To increase the probability that the data being read ahead into the next DataFlood buffer is relevant to the client, DataFlood contains intelligence that senses the direction a client process is moving through a file and extends the request in that direction. In other words, an analysis of the direction that past subrequests are making through the file enables DataFlood to wisely choose the forward or the backward direction for the file request extension.
In combination with the file-level request extension, DataFlood also builds a double-buffered path for each file being requested through DataFlood. The combination of the file read ahead and the double-buffered path that defines DataFlood is represented in
A double-buffered path boosts throughput of a server because the emptying of one buffer and the filling of the other buffer overlap in time. In other words, while DataFlood is satisfying a series of network subrequests immediately out of one DataFlood buffer, with no wait for any disk access, it is also filling a second DataFlood buffer from the storage system with the next data in the file. For example, in
Because the emptying of one buffer by a client process and the filling of the alternate buffer by the storage system overlap in time, the client process waits only for the longer of the two transfers rather than for the sum of the amounts of time for the completion of the two transfers. It normally takes longer to fill a DataFlood buffer than to empty one so server throughput with DataFlood is normally limited by the speed at which a server storage system can fill the large DataFlood buffers. With or without DataFlood, remote clients normally see the storage system on the server as the bottleneck. With DataFlood in the server, this limit is the rate at which the large DataFlood buffers can be filled rather than the rate at which the random shorter requests arriving off the network can be filled and then delivered through a single-buffered path to the client. This difference can be as much as six fold.
The DataFlood method includes intelligence to prune the population of processes currently being serviced by DataFlood by dropping a subset of the processes that would not benefit from DataFlood. This intelligence analyzes past subrequests of a process to obtain a measure of randomness to determine whether or not future activity by this process is likely to be helped by DataFlood. The primary criteria for making this decision is the length of the original requests the client process is making and how contiguous these requests are. Processes making primarily short random requests are locked out of the DataFlood process population and their requests are thereafter passed around DataFlood to the file system for service. Processes that get locked out are periodically sampled again and may be let back into the DataFlood population if their activity profile changes. The pruning steps and the operation of passing unqualified subrequests through to the file system have virtually no overhead, therefore DataFlood has no noticeable effect on loads which may not benefit from its operations.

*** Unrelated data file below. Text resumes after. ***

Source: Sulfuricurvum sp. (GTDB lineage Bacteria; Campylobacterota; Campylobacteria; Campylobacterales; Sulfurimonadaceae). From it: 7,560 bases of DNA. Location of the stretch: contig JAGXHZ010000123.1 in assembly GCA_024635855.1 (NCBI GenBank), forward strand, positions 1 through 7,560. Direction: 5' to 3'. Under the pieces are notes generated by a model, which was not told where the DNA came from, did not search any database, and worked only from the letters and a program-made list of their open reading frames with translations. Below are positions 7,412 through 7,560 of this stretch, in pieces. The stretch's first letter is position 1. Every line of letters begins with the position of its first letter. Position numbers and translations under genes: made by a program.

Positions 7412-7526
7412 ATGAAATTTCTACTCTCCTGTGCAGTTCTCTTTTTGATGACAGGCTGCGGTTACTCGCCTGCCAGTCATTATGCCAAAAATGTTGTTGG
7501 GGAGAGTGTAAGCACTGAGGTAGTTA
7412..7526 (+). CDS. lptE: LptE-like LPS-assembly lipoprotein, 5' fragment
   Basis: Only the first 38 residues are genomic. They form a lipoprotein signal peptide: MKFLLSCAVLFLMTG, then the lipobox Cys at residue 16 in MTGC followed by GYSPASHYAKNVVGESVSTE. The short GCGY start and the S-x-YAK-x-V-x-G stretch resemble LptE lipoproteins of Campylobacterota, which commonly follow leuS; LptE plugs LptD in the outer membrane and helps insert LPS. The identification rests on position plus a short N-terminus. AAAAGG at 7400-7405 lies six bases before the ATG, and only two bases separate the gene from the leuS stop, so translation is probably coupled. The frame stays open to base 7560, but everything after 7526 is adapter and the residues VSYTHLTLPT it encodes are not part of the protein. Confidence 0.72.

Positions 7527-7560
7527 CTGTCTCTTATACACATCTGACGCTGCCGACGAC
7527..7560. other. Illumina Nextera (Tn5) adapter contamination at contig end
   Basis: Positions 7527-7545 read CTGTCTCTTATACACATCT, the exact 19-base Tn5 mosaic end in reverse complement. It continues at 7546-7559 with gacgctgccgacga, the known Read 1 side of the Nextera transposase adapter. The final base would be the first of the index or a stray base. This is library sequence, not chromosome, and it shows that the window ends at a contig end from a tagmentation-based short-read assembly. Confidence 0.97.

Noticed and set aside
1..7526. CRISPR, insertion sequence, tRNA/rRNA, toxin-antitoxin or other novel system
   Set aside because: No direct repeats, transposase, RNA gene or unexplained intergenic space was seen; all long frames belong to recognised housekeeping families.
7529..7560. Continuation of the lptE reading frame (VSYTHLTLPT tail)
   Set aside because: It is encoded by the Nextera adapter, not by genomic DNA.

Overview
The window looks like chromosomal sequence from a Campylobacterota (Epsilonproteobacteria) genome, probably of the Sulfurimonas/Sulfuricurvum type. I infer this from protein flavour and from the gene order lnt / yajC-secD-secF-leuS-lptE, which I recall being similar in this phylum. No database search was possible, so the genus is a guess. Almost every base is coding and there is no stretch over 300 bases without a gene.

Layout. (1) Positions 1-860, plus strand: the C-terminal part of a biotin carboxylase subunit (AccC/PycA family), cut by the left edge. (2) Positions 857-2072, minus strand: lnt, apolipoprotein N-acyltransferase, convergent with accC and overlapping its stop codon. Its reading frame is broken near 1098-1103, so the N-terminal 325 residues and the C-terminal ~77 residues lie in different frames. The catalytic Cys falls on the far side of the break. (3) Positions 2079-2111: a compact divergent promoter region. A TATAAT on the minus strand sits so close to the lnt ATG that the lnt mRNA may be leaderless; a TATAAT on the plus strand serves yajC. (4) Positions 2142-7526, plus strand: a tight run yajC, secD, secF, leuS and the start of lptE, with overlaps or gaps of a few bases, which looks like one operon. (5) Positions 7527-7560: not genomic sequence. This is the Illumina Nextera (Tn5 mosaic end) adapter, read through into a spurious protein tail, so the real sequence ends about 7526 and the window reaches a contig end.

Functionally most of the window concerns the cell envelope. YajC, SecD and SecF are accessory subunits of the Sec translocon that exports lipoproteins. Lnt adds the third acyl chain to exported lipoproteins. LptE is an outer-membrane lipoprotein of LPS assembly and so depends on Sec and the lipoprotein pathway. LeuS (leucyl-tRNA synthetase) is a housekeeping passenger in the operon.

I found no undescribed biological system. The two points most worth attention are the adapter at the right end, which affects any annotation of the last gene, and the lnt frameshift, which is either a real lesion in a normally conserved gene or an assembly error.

The DataFlood method, including directional file extensions, process pruning, and double -buffered paths with large buffers, applies to local application data requests as well as to remote client requests. As shown in
The location of DataFlood on top of the file system in the operating system makes DataFlood independent of the source of the file request. The request may come in over an Ethernet, Fibre Channel or any other network hardware and be using any network file system protocol, such as CIFS or NFS. The network stack 220 adapts all of these possibilities to file system requests that DataFlood can work with. Requests could also come from internal applications running in the server. This location of DataFlood also allows it to operate regardless of the eventual physical storage target of the request (local SCSI, SAN, or iSCSI). The file server code below DataFlood converts the file request from DataFlood to a disk request that works with any physical disk system attached to the server.
It is important to note that just as DataFlood works with local applications in a server, the DataFlood method can be loaded into and used to benefit any computer that is running applications that depend on the computer's local storage for data.